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Research Papers on the Politics of Prosperity: The 1920's

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The 1920s is perpetually known as one of the eras of greatest prosperity in American history. A few facts regarding the politics of prosperity in the 1920's are as follows:

  • Our economy, bolstered after emerging from World War I unscathed, was able to grow and develop in ways never seen before
  • Many Americans experienced a level of material comfort they had never before encountered.
  • Wealth and prosperity was largely reserved for the upper tier of American businessmen
  • The Average citizen was only able to afford material goods through the use of lines of credit and marginally-increasing wages. The Politics of Prosperity: The 1920's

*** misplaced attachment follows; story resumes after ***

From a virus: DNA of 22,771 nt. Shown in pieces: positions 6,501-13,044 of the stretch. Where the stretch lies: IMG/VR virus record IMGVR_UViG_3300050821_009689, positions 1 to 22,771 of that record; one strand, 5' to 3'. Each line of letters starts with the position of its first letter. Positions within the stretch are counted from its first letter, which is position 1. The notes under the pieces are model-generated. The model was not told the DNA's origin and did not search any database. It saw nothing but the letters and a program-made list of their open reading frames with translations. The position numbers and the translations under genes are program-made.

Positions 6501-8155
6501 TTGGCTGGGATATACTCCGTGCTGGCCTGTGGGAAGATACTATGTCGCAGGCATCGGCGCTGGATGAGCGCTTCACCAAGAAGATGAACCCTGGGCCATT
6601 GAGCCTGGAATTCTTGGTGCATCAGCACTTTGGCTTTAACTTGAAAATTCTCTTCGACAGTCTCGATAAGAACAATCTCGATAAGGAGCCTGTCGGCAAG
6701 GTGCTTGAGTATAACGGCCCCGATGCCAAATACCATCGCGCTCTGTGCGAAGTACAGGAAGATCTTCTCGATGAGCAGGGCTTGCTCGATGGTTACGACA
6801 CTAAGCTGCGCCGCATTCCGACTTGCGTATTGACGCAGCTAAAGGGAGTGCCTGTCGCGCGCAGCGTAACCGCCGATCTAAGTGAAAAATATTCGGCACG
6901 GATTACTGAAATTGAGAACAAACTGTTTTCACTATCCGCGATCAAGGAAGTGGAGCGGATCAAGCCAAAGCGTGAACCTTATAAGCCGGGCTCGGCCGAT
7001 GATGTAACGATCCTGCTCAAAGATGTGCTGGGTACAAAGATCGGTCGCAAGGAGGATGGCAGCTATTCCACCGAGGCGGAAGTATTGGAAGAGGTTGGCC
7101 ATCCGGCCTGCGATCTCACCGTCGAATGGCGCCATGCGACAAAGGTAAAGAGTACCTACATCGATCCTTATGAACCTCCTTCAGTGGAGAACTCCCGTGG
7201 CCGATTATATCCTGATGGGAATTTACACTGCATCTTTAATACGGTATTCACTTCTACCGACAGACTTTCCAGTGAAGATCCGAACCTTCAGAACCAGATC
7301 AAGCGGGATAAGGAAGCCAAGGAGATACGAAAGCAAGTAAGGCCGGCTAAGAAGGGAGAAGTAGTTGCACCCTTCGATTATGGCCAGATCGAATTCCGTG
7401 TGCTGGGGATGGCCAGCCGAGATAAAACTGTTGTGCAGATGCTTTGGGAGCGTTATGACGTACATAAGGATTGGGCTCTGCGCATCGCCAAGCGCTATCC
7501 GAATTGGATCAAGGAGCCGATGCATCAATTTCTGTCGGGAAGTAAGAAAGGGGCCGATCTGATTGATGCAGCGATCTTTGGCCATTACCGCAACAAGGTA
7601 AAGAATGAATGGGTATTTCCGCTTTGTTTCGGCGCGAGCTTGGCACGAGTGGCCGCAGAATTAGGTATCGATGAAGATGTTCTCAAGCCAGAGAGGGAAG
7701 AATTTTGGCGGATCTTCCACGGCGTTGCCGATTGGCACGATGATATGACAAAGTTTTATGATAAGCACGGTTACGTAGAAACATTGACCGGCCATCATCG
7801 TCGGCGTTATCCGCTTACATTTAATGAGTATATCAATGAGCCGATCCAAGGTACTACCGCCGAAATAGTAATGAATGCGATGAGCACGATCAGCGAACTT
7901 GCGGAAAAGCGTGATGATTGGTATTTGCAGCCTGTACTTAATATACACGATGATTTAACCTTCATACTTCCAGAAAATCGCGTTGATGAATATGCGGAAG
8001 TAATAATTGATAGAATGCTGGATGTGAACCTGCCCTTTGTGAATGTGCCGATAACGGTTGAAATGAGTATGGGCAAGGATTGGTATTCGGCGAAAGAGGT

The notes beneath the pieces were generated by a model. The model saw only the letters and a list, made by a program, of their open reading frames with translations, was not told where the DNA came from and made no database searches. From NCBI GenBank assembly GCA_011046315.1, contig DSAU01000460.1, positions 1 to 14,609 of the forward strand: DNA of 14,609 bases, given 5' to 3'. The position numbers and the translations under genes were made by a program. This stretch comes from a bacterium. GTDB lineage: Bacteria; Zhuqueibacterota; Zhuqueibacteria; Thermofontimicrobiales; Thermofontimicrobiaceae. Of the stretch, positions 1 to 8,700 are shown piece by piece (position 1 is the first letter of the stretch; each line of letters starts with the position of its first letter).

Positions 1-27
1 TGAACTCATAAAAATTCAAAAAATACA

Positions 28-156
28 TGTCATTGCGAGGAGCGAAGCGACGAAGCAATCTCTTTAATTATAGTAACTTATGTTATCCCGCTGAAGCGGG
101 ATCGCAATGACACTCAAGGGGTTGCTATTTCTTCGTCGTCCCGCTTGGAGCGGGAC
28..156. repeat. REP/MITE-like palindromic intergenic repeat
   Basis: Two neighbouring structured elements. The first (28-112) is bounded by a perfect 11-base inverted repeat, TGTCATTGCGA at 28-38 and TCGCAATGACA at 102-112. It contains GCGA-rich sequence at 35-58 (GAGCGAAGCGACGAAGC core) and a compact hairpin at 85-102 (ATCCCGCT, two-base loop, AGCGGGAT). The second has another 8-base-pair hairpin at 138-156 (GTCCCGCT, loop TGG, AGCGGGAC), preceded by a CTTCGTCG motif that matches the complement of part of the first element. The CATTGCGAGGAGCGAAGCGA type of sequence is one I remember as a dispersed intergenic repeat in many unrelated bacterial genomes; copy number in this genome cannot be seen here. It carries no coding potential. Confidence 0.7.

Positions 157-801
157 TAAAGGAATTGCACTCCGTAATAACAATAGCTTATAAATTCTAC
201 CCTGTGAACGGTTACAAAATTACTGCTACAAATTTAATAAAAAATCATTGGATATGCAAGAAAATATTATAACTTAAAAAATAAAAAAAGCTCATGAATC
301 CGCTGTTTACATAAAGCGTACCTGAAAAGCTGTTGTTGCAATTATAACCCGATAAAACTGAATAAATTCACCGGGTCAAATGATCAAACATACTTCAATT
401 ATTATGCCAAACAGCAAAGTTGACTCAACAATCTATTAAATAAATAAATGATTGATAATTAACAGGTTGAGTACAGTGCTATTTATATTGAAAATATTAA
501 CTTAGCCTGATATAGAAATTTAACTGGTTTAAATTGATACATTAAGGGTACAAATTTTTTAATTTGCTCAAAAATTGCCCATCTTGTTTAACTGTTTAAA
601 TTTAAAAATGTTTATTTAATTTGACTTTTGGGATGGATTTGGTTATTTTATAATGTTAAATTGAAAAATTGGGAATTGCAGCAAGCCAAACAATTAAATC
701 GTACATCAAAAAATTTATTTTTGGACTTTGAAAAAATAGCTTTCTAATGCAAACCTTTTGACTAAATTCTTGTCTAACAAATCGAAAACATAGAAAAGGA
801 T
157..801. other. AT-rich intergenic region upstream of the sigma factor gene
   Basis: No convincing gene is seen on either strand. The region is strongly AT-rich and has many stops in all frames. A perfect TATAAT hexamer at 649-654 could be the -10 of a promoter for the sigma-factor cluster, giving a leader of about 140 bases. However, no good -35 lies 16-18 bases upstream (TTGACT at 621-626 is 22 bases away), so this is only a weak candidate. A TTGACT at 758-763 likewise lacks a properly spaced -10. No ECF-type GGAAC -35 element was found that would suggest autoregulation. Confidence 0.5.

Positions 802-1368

The 1920s saw a rise in the dominance of the Republican Party, a political group that supported the rights and practices of large corporations and businessmen. Their philosophy of putting business interests before the interests of the American people was a sharp deviation from the Progressive era of the 1910s and a far cry from the growing social support that would mark the government’s response to the depression of the 1930s. As President, Warren G. Harding proposed a “return to normalcy,” or a return to traditional business practices after World War I. It was also in his presidency that the close connection between big business and the White House was made clear with the Teapot Dome Scandal of 1923. Following Harding’s death, Calvin Coolidge became President in late 1923, a man that supported limited government involvement in Americans’ lives. This lack of intrusion allowed business practices to go unchecked by the government, leading to rampant worker exploitation and the accumulation of wealth on the backs of hard-working immigrants. Ironically, though, this notion of limited government involvement in people’s lives was contradicted with the enacting of the 18th Amendment-- Prohibition. An era of contradictions, the “Roaring 20s” were only “roaring” for the upper tiers of American society, due in large part to a lack of government regulation of business practices.

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